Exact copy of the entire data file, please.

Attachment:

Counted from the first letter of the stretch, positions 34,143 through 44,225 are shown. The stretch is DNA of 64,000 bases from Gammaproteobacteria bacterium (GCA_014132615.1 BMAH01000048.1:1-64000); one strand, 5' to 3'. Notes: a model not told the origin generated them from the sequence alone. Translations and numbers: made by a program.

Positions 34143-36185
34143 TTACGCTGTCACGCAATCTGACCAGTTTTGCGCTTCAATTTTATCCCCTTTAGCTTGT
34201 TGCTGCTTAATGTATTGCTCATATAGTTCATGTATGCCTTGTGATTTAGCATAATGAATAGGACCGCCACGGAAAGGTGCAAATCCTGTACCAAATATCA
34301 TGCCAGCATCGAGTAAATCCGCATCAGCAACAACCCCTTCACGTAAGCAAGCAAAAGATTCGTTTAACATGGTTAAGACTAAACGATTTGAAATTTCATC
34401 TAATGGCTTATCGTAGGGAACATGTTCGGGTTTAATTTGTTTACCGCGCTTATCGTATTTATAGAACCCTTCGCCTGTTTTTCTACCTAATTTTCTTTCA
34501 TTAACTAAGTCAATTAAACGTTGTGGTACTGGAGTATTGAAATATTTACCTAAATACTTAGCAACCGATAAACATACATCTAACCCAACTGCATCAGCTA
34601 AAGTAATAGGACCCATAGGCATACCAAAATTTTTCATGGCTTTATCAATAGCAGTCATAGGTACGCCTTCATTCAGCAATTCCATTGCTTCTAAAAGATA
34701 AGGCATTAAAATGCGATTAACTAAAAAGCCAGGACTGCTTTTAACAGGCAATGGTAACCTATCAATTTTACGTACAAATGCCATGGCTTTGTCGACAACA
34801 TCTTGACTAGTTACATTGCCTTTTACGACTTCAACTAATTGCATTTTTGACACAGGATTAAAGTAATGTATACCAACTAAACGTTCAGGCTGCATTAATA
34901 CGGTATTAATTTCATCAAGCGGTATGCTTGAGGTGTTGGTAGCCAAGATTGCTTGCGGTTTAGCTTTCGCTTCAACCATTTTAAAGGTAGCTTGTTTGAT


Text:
Counted from the first letter of the stretch, positions 34,143 through 44,225 are shown. The stretch is DNA of 64,000 bases from Gammaproteobacteria bacterium (GCA_014132615.1 BMAH01000048.1:1-64000); one strand, 5' to 3'. Notes: a model not told the origin generated them from the sequence alone. Translations and numbers: made by a program.

Positions 34143-36185
34143 TTACGCTGTCACGCAATCTGACCAGTTTTGCGCTTCAATTTTATCCCCTTTAGCTTGT
34201 TGCTGCTTAATGTATTGCTCATATAGTTCATGTATGCCTTGTGATTTAGCATAATGAATAGGACCGCCACGGAAAGGTGCAAATCCTGTACCAAATATCA
34301 TGCCAGCATCGAGTAAATCCGCATCAGCAACAACCCCTTCACGTAAGCAAGCAAAAGATTCGTTTAACATGGTTAAGACTAAACGATTTGAAATTTCATC
34401 TAATGGCTTATCGTAGGGAACATGTTCGGGTTTAATTTGTTTACCGCGCTTATCGTATTTATAGAACCCTTCGCCTGTTTTTCTACCTAATTTTCTTTCA
34501 TTAACTAAGTCAATTAAACGTTGTGGTACTGGAGTATTGAAATATTTACCTAAATACTTAGCAACCGATAAACATACATCTAACCCAACTGCATCAGCTA
34601 AAGTAATAGGACCCATAGGCATACCAAAATTTTTCATGGCTTTATCAATAGCAGTCATAGGTACGCCTTCATTCAGCAATTCCATTGCTTCTAAAAGATA
34701 AGGCATTAAAATGCGATTAACTAAAAAGCCAGGACTGCTTTTAACAGGCAATGGTAACCTATCAATTTTACGTACAAATGCCATGGCTTTGTCGACAACA
34801 TCTTGACTAGTTACATTGCCTTTTACGACTTCAACTAATTGCATTTTTGACACAGGATTAAAGTAATGTATACCAACTAAACGTTCAGGCTGCATTAATA
34901 CGGTATTAATTTCATCAAGCGGTATGCTTGAGGTGTTGGTAGCCAAGATTGCTTGCGGTTTAGCTTTCGCTTCAACCATTTTAAAGGTAGCTTGTTTGAT